On bended knee, and with a trembling voice, Dave Hollister sounds more fervently full of remorse than ever before. That's saying a lot, given his past work with Force One Network and Blackstreet, as well as his previous four solo albums. In this case, he's looking for forgiveness from his Lord, not his woman. His first album for Gospo Centric (the logo is very, very small on its packaging, as if he and his label don't want to scare off the nonbelieving and gospel-music-phobic members of his fan base), The Book of David, Vol. 1: The Transition really isn't that much different from the singer's past releases. Hollister has a newfound focus (which you can see in his eyes, unless you can't get past the fact that he now might pass as a dead ringer for actor Chi McBride), and the subject matter often takes on a slightly more pronounced turn for the spiritual, but the tracks bump and sway as much as any other set he has released. Besides, the detectable changes shouldn't shock anyone who has followed him -- he came up in the church, and both of his parents were preachers. The album lacks the beneficial brevity of 2003's Real Talk and meanders during the second half. Beyond that, it is just as appealing as anything else in the man's catalog and should not be disregarded by virtue of its label of release.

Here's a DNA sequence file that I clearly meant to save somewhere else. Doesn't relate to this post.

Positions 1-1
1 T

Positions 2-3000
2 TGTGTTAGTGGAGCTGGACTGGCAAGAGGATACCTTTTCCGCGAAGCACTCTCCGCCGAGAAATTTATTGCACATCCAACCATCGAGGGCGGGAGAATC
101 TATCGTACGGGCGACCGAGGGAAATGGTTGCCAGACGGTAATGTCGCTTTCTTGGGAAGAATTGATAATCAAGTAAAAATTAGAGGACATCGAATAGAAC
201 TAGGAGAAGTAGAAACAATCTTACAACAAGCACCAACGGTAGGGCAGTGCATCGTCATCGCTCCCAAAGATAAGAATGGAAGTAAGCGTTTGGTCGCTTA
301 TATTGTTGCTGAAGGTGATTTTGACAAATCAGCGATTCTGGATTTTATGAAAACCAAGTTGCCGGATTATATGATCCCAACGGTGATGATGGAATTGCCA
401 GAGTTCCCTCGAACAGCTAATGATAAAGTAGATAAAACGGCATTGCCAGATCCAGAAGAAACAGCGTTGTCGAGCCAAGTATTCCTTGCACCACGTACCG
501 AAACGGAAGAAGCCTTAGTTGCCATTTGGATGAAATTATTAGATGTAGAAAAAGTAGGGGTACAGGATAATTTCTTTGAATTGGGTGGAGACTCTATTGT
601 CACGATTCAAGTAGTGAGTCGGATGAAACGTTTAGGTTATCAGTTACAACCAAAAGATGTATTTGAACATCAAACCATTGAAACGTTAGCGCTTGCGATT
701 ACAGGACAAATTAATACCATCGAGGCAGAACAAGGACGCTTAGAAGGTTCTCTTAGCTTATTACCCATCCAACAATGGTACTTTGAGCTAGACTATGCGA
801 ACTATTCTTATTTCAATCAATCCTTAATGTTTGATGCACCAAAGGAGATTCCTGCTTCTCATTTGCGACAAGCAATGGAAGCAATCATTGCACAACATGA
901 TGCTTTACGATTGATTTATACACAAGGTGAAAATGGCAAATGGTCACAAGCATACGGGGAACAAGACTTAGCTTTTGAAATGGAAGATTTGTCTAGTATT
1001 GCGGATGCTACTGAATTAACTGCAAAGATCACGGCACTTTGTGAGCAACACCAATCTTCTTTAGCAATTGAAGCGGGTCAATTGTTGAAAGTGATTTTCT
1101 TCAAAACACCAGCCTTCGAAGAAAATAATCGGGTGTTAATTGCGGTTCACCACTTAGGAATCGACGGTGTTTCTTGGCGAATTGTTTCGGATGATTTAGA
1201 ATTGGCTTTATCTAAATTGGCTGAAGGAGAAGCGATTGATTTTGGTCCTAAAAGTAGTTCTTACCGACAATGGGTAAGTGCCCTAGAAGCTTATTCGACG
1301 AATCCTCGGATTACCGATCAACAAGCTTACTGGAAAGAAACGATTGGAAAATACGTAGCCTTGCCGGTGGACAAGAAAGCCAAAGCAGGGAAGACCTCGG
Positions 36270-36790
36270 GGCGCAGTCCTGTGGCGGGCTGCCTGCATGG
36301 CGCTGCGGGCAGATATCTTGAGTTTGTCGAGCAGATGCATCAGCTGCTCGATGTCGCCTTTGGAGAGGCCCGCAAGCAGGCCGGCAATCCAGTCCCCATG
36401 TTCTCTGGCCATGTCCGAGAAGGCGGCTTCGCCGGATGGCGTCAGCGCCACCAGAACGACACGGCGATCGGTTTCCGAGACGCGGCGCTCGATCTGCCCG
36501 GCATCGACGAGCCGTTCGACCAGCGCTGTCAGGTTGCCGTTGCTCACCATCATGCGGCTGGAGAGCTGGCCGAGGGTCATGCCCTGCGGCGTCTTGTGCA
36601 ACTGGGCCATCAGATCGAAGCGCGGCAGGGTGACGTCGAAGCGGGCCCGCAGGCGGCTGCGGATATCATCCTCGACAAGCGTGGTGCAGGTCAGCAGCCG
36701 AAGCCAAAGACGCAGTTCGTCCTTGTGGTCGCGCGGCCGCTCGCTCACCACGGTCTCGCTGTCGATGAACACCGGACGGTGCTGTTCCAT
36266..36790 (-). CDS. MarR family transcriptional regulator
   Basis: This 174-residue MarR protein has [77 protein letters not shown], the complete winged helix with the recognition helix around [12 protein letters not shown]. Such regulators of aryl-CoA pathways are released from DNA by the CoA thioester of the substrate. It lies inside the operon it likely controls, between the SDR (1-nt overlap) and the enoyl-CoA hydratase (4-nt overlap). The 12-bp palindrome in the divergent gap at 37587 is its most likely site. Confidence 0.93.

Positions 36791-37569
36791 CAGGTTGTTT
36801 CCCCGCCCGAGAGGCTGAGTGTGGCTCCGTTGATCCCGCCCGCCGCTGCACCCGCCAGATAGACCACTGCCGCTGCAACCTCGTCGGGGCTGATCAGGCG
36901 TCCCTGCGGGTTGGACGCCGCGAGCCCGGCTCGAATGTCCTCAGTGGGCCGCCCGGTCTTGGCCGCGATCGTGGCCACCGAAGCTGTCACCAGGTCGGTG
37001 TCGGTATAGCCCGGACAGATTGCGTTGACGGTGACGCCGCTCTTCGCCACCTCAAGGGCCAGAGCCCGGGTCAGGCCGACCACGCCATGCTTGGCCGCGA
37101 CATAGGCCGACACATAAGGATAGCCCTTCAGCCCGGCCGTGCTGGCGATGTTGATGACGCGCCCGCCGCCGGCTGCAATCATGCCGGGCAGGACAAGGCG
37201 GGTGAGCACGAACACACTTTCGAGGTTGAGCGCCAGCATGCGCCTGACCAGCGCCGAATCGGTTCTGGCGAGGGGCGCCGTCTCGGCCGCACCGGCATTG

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AllMusic Review by Andy Kellman